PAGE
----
HOME – Touring

In London theatre, Opinion, Plays, Reviews by Laura KresslyLeave a Comment

Ovalhouse, London – until 6 May 2017
Then touring

Scarlet and Olive were left behind when the evacuation transport left their town without them. A dust storm has rendered their home a foreign landscape. They have five days until the transport will return to collect any stragglers, and news is due over the radio at any time between now the then. The resourceful young women must work together to find water and build a shelter so they can survive until someone comes back to get them, and the audience of people with profound and multiple learning difficulties (PMLD) is there to help.

Frozen Light’s steampunk adventure is a multi-sensory one – smells, sound, taste and touch all play a role in the story. Each milestone in the plot is punctuated with music and 1:1 interaction with the disabled members of the audience. Being able to watch their reactions to these encounters is a privilege, and proof that people of all cognitive abilities can appreciate theatre. The story is simple enough that it doesn’t lose momentum, and the music also helps keep the energy up.

The performers accompany their dialogue and songs with Makaton, a simplified sign language used in special schools and in baby signing. This end up serving a choreographic function and is easy to follow as well as visually appealing. The script repeats key words and phrases, but they are usually set to music and don’t last so long that the action is slowed too much, like the 1:1s.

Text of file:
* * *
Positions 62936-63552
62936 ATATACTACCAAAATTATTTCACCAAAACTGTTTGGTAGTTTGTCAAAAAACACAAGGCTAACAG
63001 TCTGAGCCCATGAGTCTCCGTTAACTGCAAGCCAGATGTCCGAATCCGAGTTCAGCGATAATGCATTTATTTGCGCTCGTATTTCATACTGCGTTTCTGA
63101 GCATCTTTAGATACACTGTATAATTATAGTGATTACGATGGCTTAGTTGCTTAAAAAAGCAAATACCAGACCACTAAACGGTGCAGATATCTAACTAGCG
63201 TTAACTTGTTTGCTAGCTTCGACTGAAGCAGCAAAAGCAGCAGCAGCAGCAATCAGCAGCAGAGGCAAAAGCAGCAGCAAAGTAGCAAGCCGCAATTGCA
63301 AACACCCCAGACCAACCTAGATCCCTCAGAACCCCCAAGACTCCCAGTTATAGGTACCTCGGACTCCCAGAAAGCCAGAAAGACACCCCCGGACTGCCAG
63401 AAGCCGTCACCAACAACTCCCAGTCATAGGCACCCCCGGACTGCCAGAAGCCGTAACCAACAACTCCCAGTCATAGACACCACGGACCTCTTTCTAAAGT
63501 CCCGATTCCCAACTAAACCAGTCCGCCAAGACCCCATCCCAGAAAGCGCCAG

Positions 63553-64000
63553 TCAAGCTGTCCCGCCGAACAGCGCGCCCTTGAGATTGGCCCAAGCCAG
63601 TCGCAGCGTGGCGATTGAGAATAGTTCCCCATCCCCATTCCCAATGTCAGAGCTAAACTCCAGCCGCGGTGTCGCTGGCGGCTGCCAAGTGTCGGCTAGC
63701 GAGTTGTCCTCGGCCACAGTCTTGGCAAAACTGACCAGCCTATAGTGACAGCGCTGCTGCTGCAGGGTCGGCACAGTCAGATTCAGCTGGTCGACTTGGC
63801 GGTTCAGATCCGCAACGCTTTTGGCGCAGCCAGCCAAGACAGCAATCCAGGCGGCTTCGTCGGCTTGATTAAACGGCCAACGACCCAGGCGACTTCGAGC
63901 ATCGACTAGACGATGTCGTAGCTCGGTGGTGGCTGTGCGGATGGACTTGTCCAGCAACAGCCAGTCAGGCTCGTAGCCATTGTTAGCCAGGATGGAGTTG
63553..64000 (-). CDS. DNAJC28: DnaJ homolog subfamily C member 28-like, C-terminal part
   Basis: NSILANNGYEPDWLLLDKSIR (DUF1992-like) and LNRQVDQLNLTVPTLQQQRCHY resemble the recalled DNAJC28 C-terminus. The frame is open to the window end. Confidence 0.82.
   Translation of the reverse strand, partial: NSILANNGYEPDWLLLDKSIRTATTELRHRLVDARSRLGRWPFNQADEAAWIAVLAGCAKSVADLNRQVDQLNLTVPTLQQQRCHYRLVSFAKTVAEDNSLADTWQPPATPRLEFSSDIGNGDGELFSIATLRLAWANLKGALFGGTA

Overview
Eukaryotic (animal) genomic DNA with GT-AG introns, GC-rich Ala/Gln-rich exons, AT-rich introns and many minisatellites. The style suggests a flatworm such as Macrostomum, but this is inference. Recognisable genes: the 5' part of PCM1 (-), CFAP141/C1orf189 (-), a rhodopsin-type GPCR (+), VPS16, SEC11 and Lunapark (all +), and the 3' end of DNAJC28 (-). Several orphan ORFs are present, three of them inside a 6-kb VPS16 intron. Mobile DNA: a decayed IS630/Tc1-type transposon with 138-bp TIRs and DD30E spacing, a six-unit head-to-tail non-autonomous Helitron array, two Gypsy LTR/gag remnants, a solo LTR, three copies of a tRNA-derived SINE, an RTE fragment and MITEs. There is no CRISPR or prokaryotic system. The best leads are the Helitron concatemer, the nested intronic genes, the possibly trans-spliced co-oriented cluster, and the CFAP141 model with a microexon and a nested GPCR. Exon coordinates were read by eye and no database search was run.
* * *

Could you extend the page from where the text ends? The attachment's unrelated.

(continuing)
There is certainly appeal to audiences outside of the target demographic. The production is lively and fun, and doesn’t treat anyone overly gently. Home is a clever feast for the senses and provides the time to relish the stimulation and joy of storytelling. It’s a gentle experience full of love and patience, and wholly commendable work from Frozen Light.

Laura Kressly on RssLaura Kressly on Twitter
Laura Kressly
Laura is a US immigrant who has lived in the UK since 2004. Originally trained as an actor with a specialism in Shakespeare, she enjoyed many pre-recession years working as a performer, director and fringe theatre producer. When the going got too tough, she took a break to work in education as a support worker, then a secondary school drama teacher. To keep up with the theatrical world, she started reviewing for Everything Theatre and Remotegoat in 2013. In 2015, Laura started teaching part time in order to get back into theatre. She is now a freelance fringe theatre producer and runs her independent blog, theplaysthethinguk.com.
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Laura Kressly on RssLaura Kressly on Twitter
Laura Kressly
Laura is a US immigrant who has lived in the UK since 2004. Originally trained as an actor with a specialism in Shakespeare, she enjoyed many pre-recession years working as a performer, director and fringe theatre producer. When the going got too tough, she took a break to work in education as a support worker, then a secondary school drama teacher. To keep up with the theatrical world, she started reviewing for Everything Theatre and Remotegoat in 2013. In 2015, Laura started teaching part time in order to get back into theatre. She is now a freelance fringe theatre producer and runs her independent blog, theplaysthethinguk.com.

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